Everyone is someone’s customer.
Look at every situation through the eyes of the customer. It’s one of the most valuable roles designers can play, strategically, by orienting the conversation around the customer experience. Not the UI, mind you. The Customer’s wants, needs, frustrations and joys. Will they like it, want it, do it? Will they care? Not sure? Suggest an experiment.
The way up is on the seams.
Every company has fuzzy intersections. Where business and design and data and engineering and marketing collide. In these ambiguous areas, there is incredible opportunity. A lack of ownership, a fear of toe-stepping, or lack of clear drivers can bring a business to a stand-still. So often, a prototype (a drawing, a provocative action, a diagram) is what’s needed to create clarity, tangibility and specificity. Even if it’s wrong, it changes the conversation.
Being comfortable being uncomfortable is a skill. Being comfortable being wrong — so that others might clarify — takes practice but yields dividends over time. Not every piece of work we make is in service to “the answer” — some of them are just framing “the question.”
Meet new people. The end.
Seriously, you need to foster relationships to develop trust, influence and working capital. Introduce yourself to other people in your company. And designers at other companies. Students. Educators. Community leaders. People who do things that interest you. People with tremendous craft expertise. This is not an exercise of handing out 500 business cards or littering the internet with LinkedIn requests. This is about developing friendships and partnerships of substance. Quality matters more than quantity — but you should apply yourself to the task of meaningfully developing your network. Your growth depends on it.
If you’re working toward a new role, consider who your new peers will be. Start forging those relationships now. Over coffee, or over an assignment. Earn trust before you need it. Add value in small but meaningful ways. Actively maintain relationships that reward you. And where you can, when you can — get out of your chair and go communicate with them face-to-face. Steady slacking or Linkedin messaging is not a relationship builder.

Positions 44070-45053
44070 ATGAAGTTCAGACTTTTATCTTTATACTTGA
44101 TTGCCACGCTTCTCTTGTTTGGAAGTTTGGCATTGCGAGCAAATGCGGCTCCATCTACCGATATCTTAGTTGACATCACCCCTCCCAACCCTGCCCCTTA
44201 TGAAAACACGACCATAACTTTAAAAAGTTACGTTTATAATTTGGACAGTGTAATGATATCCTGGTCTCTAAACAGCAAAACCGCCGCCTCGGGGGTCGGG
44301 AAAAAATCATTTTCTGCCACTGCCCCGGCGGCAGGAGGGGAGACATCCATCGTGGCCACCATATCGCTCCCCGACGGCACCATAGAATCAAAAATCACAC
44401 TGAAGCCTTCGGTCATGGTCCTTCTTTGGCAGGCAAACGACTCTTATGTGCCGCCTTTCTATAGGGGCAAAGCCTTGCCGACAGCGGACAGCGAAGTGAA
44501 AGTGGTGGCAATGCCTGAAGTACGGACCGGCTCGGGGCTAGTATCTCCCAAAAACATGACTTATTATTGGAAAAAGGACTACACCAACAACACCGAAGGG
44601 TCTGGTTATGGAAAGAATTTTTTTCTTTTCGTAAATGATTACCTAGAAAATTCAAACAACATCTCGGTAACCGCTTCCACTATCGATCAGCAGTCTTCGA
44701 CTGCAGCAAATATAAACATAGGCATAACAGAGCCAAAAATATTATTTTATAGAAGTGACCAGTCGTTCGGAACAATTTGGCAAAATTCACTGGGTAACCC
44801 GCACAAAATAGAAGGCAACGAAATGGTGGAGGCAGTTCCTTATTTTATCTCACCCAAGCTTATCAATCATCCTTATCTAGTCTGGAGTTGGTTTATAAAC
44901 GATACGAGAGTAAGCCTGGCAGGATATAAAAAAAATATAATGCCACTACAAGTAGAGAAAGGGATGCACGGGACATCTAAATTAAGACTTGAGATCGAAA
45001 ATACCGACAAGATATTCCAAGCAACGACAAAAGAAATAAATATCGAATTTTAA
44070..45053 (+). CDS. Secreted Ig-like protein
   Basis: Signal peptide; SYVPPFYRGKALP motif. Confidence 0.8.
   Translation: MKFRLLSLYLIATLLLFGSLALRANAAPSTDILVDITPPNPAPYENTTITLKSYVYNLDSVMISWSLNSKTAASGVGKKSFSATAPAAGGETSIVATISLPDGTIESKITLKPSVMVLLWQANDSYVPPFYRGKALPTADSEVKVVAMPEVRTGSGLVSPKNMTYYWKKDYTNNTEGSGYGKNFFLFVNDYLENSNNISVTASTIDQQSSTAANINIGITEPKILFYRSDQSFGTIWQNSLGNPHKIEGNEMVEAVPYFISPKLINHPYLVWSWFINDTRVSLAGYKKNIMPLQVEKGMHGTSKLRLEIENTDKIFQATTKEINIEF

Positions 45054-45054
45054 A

New skills and experiences
Yes — you can go take that Coursera class and add that to your resume. Do that if you want to do different work and expand your weaponry. Consider ANY new skill or experience as fuel for your “analogous” fire. “Grist for the mill” my mother would say. Be interesting. Be vibrant. Be curious. DO curious and vibrant and interesting. People who do those things are far more interesting then people who “are” those things. Doing interesting matters.
I have a friend who is a killer iOS developer. But I know him as a bike mechanic and an intrepid airstream traveler. I have another friend who is an experience strategist. But you likely know him for his podcast. I work with a guy who leads design at scale across Intuit. But his passion for racing and automobiles is next level. And I know a guy who a killer design leader who’s always trying something new: an app, a coaching experiment, photography, cooking. These people are interesting because they do interesting. And they bring those experiences back to their jobs — with passion, a unique perspective, a different kind of eye for detail and nuance, and new dots to connect as they consider the customer problems presented to them in their day jobs.
Working on a single feature for a single company for years and years robs you of inspiration, challenges and creative spark. You may be doing very important work — but if that’s all you do, it will be a challenge for people to picture you doing different work. Beware the “I’m irreplaceable because I’m the only one that knows how to do this” trap. You are not.
Sign up to do a job that will be hard. You can be afraid. You can be reluctant. Do it anyway. BE BRAVE. Be smart. Ask for help. Lots of help. Don’t ask for more of the same. Ask for different kinds of challenges. Test your meddle in arenas outside your expertise. Expect to be uncomfortable — and know that’s because you’re learning.
Give yourself more responsibility. You have more time than you think. You are less busy than you think. Do work that wasn’t assigned to you. Pitch in on work that interest you. Do work that asks a question. Do work that makes people think differently about your role, your interests, your talents and your commitment. Do work that forces you to meet new people and collaborate with them. Do extra work that gives you energy AND is valuable to the company. It will make you better. It will force you to grow.
Remember the three rules of improv: 1. Commit, 2. Relentlessly Practice and Learn, 3. Leave space for others to make it better, and build off their ideas.
Dig a well (not literally).
Keep it fun.
Don’t just sit there.